Next read is "Concrete Economics" by Stephen S. Cohen and J. Bradford DeLong.
First book from the #NewConsensus reading list.
I finished "The Power" by Naomi Alderman today.
I didn't enjoy the read, but it was thought provoking. The central thesis of the book seemed to be, "our society is based on power, and if women were stronger than men we would see the same oppressive dynamics we see now, reversed."
That's a grim thought.
Next book is The Entrepreneurial State, by Mariana Mazzucato.
I'm going to try not to overdo it with the social notes. It's a library book due back soon, and I'm not sure writing down everything helps me absorb the content.
Still, I'm excited to dive into another #NewConsensus book.
I didn't realize when i bought it that the book was written 2006, but I'm still pretty interested to read "Producing Open Source Software," by Karl Fogel.
I just joined an #opensource software company and I have a lot to learn.
The book starts with a story of how the author, a #trans*, femme-presenting non-binary person, is typically stopped and searched at the airport because her body "deviates" from the pattern expected by the millimeter scan.
This is an example how "larger systems - including norms, values, and assumptions - are encoded in and reproduced through the design of sociotechnical systems."
"People experience and resort #oppression on three levels: the level of personal biography; the group or community level of the cultural context created by race, class, and gender; and the systemic level of social institutions. Black #feminist thoughts emphasizes all three levels as sites of domination and as potential sites of #resistance." - Patricia Hill Collins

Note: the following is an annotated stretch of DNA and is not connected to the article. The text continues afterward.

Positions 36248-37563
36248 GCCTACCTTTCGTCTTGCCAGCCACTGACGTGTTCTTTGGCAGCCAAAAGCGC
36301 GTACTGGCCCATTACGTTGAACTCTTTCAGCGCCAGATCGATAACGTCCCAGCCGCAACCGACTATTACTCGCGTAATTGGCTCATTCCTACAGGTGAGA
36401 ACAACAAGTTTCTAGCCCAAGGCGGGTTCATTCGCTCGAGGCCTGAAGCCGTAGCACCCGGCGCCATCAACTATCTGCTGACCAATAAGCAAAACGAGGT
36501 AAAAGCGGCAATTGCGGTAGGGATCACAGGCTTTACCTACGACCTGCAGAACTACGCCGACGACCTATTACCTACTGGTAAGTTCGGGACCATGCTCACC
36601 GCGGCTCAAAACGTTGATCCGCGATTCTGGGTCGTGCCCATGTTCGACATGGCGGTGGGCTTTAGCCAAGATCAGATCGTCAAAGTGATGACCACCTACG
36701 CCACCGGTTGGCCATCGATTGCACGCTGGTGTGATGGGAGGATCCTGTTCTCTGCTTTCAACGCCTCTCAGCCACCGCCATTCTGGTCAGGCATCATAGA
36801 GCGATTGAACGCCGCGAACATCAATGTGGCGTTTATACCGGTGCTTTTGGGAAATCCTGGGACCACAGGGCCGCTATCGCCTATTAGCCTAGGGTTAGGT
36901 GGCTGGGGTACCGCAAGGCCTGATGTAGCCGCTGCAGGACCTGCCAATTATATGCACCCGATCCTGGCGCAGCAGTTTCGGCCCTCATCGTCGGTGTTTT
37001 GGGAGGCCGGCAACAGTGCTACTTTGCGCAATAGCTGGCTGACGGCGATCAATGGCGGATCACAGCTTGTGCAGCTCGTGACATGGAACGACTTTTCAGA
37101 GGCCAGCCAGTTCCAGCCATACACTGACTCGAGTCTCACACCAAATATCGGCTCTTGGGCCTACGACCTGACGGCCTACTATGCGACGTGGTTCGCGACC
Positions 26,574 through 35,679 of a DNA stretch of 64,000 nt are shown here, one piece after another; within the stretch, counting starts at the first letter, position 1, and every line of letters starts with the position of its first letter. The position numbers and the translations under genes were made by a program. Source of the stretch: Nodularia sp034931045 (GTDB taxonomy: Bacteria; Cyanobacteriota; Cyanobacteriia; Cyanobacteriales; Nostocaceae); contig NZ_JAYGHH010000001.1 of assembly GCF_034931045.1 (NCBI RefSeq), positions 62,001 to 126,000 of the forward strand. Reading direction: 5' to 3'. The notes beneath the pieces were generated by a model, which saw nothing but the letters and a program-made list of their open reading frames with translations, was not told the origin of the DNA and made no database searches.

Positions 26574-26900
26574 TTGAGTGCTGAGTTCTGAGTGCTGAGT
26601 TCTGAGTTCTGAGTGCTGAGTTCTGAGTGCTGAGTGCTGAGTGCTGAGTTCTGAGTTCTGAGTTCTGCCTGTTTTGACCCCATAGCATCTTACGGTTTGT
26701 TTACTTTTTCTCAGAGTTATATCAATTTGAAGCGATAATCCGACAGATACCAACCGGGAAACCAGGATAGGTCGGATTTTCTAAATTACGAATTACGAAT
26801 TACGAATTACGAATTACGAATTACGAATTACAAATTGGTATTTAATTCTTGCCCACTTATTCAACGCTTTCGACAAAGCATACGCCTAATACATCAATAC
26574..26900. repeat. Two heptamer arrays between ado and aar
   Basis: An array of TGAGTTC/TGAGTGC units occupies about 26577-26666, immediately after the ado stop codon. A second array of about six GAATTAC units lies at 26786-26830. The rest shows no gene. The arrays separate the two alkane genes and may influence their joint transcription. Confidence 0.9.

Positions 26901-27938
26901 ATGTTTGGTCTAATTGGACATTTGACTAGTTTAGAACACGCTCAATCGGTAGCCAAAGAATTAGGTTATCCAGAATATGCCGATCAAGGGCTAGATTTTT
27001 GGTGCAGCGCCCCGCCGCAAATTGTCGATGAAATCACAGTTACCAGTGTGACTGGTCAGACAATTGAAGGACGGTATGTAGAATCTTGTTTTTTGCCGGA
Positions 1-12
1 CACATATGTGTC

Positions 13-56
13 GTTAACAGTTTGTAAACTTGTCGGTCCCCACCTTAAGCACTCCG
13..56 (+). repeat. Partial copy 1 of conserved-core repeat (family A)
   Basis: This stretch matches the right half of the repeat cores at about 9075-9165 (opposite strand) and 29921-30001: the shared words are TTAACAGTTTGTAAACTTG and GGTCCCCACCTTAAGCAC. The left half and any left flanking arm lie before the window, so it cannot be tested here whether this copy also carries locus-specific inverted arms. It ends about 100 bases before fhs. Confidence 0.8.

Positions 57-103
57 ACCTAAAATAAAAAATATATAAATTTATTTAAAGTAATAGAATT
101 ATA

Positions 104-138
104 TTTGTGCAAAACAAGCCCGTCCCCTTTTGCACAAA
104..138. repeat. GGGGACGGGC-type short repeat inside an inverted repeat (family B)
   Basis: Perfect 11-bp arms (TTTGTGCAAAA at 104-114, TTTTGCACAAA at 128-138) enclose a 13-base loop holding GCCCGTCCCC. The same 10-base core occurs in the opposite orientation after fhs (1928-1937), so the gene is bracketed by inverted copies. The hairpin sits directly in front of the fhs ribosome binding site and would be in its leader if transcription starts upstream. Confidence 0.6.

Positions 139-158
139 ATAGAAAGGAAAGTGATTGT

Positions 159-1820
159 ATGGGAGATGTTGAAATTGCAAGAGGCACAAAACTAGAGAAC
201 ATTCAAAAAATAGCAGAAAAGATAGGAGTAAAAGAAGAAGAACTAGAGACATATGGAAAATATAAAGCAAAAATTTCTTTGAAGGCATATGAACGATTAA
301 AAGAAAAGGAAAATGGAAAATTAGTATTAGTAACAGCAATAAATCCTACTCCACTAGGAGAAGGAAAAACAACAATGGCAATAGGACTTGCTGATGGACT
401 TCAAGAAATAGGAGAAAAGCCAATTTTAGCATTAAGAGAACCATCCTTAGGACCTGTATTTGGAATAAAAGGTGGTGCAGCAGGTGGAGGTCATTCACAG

"Yet [#CRMs] remain niche services, used by ony a relatively tiny group of professionalized campaigners. They typcially cost money to use, often based on the number of ocntacts in the campaign database, and they require a significant investment of time and energy to learn. They will in all likelihood never be widely adopted by the vast majority of people who participate in social movements."
"Why do the most popular #socialmedia platforms provide such limited affordances for the important work of community organizing and movement building? Why is the time, energy, and brilliance of so many designers, software devlopers, product managers, and others who work on platforms focused on optimizing our digital world to capture and monetize our attention, over other potential goals (e.g. maximizing civic engagement, making environmentally sustainable choices, buiding empathy ... ?)"
"Put another way, why do we continue to design technologies that reporduce existing systems of power #inequality when it is so clear to so many that we urgently need to dismantle those systems?"
"'The Design of Everyday Things' is a canonical #design text. It's full of useful insights and compelling examples. However, it almost entirely ignores race, class, gender, disability, and other axes of #inequ. Norman very briefly states that capialism has shaped the design of objects, but says it in passing and never relates it to the key concepts of the book. Race and racism appear nowehere. He uses the term "women" only once..."
"He thus firmly subscribes to the individual/medical model of disability that locates #disability in 'defective' bodies and as a problem' to be solved, rather than the social/relational model (that recognizes how society actively disables people with physical or psychological differencces, functional limitations, or impairments through unnecessary exclusion, rather than taking action to meet their access needs)..."